On paper, profitable American corporations are supposed to pay a 35 percent federal income tax rate. In practice, the country’s biggest, most successful companies paid just a 19.4 percent federal income tax rate from 2008 to 2012, according to a new report from Citizens for Tax Justice (CTJ).
The group looked at the Fortune 500 list, then cut out companies that had lost money in any one of the five years it scrutinized. That left 288 large, consistently profitable companies. Rather than paying the statutory corporate income tax rate, these companies took advantage of tax breaks, loopholes, and elaborate accounting schemes to pull their effective tax rates down. A third of the group — 93 separate companies — paid a rate below 10 percent in the five-year window CTJ examined.
Meanwhile, roughly one in 11 companies at paid a zero percent effective federal income tax rate from 2008 to 2012. (That ratio aligns with a similar USA Today analysis of profitable S&P; 500 companies last fall which found zero percent effective tax rates for one in every nine firms reviewed.) Those 26 companies include industrial giants like General Electric, Verizon, and Boeing. Several of the companies cited as having entirely avoided federal income taxes for five years dispute the CTJ report for a variety of reasons, the Huffington Post reports, including that the report looks at federal income taxes but not the companies’ whole tax burden and that the low effective rates owe to acts of Congress that were intended to produce tax relief for corporate America.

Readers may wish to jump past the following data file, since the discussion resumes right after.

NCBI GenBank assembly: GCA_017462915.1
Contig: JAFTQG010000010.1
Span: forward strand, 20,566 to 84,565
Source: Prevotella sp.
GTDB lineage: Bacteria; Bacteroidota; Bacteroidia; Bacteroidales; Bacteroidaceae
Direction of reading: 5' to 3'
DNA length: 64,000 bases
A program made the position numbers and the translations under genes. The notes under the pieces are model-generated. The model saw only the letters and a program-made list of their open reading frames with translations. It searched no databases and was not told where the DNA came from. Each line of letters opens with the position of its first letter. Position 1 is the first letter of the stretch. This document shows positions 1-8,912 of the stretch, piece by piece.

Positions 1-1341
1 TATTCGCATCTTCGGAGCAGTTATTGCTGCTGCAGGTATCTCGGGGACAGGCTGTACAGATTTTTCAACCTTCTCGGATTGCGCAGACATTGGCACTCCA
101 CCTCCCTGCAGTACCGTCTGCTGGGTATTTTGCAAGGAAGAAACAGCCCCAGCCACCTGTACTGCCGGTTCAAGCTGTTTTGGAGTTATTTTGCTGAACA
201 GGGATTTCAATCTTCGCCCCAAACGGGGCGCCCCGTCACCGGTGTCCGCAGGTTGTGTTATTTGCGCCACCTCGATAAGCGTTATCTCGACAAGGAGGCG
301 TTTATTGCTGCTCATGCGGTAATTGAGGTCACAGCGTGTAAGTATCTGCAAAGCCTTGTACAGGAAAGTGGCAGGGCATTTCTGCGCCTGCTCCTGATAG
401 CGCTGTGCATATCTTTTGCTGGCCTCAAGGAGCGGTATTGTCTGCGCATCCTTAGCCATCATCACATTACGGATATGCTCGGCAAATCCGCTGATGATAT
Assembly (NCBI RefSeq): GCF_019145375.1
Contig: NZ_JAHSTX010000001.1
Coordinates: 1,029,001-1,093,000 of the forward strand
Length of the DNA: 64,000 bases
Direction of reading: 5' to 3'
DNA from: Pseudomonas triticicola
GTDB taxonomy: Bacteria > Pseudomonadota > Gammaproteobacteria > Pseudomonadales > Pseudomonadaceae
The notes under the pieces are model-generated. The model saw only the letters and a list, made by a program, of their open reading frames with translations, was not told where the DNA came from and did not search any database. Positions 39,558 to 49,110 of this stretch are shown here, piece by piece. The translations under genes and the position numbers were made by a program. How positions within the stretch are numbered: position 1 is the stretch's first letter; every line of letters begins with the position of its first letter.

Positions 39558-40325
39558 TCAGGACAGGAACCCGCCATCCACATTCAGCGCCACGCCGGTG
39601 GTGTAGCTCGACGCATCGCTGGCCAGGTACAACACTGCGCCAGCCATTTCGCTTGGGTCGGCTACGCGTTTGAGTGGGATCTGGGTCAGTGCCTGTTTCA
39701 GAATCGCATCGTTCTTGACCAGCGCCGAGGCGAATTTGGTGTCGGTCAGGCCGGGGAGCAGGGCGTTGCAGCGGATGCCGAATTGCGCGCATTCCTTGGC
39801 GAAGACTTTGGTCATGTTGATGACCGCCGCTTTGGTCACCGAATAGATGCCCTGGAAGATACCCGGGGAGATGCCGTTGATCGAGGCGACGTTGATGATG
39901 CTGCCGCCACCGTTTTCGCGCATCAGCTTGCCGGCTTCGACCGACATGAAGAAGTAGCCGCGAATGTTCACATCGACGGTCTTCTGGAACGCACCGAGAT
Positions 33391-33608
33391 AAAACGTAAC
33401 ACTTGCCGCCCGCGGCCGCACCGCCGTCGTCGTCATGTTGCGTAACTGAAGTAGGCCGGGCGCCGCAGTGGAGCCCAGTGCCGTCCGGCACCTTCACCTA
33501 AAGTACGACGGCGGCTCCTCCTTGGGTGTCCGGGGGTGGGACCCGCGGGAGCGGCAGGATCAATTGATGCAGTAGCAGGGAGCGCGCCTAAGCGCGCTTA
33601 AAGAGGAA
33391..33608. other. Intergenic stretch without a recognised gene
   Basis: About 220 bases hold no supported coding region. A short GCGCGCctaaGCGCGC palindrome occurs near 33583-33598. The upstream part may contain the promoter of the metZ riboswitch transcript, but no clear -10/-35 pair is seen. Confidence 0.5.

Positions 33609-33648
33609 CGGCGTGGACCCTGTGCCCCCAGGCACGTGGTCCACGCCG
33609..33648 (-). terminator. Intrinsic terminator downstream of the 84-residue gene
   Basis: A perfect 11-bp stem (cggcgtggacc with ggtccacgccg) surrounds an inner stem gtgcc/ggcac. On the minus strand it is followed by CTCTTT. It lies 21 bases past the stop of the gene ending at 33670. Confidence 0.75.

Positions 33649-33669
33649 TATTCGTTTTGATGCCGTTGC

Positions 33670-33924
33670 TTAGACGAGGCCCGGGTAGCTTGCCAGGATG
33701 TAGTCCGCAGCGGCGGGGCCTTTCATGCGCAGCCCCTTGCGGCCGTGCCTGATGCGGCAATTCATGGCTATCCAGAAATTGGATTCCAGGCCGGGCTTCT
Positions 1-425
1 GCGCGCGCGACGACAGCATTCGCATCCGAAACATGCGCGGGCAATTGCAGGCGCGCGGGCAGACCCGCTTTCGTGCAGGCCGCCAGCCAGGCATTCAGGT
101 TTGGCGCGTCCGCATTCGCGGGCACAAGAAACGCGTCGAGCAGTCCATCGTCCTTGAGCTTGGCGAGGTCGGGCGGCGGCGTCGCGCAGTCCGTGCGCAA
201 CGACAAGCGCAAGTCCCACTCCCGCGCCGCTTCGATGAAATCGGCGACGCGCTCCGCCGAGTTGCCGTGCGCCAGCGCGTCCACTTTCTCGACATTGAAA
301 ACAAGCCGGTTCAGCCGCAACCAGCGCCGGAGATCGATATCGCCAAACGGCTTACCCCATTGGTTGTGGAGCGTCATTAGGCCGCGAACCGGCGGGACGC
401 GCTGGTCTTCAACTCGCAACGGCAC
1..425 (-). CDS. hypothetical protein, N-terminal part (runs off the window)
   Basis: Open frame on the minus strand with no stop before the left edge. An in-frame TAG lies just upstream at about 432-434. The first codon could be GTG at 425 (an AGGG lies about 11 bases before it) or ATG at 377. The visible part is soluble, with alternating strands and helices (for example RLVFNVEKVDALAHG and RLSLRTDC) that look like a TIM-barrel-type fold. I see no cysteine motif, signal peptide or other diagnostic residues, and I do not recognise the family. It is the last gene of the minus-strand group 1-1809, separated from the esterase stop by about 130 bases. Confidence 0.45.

Regardless of how companies achieve their low- and no-tax victories against the corporate income tax, the fact that they manage to pay so much less than the on-paper rate undermines a primary argument for lowering the corporate tax rate. Business coalitions lobby lawmakers to slash corporate tax rates by pointing to that 35 percent statutory rate and saying American companies face one of the highest tax burdens in the world, but it’s fiction for even the most profitable firms.
What’s more, research indicates that companies that pay higher effective tax rates tend to create more jobs than the ones that massage their tax bills downward.